Boulderneigh Bonny, still waiting to be rooed. Yearling micron test results: 24.6 AFD, 6.2 SD, 25.1 CV, 12.3 CEM, 82.7% CF, 24.8 SF. Bonny is my first offspring out of two Boulderneigh-prefix sheep. She is the granddaughter of my first (and coarsest) Shetland, so I was happily surprised by her micron results this spring. I plan to keep her and see what she produces with finer-fleeced Bunker next year.
I need to get Bonny's fleece rooed so I can send it and her daddy Blake's fleece off to the lady who reserved them both. I still need to skirt Bramble's fleece, too; I'm hoping to get to that tomorrow. Then all I will have left to skirt are Bart's fleece, which I am splitting with Laura, and Browning's fleece, which has not been spoken for. If no one buys Browning's fleece, I will have it processed into roving for myself. Brian has been requesting something made from his sheep's wool for several years now.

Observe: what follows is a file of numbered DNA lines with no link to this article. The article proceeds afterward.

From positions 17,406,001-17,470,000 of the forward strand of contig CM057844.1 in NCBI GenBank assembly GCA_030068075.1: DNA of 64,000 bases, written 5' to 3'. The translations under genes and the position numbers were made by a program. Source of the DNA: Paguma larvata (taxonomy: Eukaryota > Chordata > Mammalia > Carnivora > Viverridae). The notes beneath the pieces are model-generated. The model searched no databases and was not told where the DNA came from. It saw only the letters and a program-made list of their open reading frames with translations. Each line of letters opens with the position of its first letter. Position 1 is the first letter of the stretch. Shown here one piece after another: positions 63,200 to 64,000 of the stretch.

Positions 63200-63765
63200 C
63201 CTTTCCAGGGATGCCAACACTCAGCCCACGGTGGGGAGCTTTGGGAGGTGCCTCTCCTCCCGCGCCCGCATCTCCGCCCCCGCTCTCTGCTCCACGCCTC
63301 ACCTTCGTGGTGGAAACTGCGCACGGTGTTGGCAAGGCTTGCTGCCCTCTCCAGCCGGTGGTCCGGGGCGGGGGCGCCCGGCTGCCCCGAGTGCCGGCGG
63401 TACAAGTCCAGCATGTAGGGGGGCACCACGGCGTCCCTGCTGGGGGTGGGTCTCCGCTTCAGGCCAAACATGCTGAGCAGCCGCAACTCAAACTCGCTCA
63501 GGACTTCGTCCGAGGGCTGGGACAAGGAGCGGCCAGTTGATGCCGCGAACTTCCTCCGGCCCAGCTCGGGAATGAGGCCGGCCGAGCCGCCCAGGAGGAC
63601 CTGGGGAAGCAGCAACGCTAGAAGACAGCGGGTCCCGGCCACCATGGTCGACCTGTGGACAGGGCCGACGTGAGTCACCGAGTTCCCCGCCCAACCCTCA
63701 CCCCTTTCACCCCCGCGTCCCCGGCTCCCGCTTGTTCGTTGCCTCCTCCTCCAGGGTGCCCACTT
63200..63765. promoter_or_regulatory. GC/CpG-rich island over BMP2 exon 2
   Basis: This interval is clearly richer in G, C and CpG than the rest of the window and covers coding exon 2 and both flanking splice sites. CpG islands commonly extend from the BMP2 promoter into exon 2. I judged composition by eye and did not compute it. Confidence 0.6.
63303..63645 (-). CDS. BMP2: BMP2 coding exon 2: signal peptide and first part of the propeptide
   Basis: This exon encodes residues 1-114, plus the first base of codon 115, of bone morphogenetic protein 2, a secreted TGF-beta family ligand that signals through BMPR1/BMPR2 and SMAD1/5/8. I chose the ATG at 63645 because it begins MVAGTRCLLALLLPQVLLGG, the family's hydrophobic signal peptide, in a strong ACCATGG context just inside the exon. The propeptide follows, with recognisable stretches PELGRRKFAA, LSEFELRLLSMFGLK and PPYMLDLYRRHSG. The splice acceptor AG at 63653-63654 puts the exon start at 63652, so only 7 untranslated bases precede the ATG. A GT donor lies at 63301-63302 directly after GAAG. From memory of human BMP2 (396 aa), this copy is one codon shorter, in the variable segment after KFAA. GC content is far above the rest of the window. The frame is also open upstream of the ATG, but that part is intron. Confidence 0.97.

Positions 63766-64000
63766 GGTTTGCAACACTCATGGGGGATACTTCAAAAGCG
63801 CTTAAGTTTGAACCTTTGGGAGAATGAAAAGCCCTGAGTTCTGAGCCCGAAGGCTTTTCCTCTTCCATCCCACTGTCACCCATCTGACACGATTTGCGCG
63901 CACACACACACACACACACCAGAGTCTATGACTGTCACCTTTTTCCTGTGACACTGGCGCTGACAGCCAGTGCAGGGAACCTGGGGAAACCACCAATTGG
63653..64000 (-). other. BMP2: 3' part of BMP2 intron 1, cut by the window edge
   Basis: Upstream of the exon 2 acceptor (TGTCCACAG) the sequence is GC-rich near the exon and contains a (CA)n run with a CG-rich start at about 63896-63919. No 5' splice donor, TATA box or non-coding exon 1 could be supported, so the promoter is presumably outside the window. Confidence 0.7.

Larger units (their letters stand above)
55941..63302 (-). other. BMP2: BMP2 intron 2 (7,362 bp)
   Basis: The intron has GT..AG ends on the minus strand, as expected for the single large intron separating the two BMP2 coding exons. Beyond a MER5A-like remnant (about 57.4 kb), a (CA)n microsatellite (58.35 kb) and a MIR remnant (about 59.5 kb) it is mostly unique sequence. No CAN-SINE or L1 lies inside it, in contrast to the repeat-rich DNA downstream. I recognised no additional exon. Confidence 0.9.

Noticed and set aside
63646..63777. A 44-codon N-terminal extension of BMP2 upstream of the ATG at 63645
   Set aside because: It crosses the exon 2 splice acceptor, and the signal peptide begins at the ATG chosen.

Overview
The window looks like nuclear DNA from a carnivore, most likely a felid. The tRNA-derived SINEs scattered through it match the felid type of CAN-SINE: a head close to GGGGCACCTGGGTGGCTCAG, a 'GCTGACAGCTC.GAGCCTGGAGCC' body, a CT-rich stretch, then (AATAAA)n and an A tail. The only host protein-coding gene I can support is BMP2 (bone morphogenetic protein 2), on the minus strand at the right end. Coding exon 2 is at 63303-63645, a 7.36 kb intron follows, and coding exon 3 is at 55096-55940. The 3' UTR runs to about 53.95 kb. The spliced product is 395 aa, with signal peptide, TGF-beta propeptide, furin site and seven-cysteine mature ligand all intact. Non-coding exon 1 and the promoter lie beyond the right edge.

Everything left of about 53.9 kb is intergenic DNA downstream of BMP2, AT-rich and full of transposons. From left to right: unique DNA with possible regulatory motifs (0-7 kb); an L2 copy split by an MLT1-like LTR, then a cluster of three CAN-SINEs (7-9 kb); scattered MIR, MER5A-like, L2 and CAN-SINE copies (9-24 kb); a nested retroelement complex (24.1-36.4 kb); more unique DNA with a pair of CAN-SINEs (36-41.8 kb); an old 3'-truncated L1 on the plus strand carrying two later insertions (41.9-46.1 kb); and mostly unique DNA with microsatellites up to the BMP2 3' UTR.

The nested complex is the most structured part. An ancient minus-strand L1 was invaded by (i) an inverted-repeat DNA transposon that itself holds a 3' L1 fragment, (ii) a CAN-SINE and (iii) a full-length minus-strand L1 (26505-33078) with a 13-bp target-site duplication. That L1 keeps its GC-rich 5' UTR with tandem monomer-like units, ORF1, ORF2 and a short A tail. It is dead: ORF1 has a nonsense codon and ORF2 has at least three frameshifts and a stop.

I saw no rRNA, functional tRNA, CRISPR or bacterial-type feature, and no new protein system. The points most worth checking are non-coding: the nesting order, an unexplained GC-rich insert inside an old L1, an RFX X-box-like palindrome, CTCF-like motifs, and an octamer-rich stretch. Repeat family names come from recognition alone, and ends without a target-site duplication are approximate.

Sitting in long committee meetings at church has given me time to finish up the second color of Romney. It is a purply burgundy that I have not been able to successfully capture. After trying and failing, I threw in the towel:
I've always been partial to black & white photography anyway!
Here is a photo of both colors, 80 grams of each plied and waiting to be skeined and washed:
Fiber and photography have become my most common mediums of artistic expression. The years I did two-dimensional commissioned work (scratchboard, charcoal, pastels, oils, stained glass, watercolor) seem like a lifetime ago. Will I ever scratch and sketch and paint and solder again? I hope so, but in the meantime, I have enjoyed teaching figure drawing to high school students in our homeschooling co-op:
And I've signed up to teach Textiles 101 again next winter!
That's it for now from . . .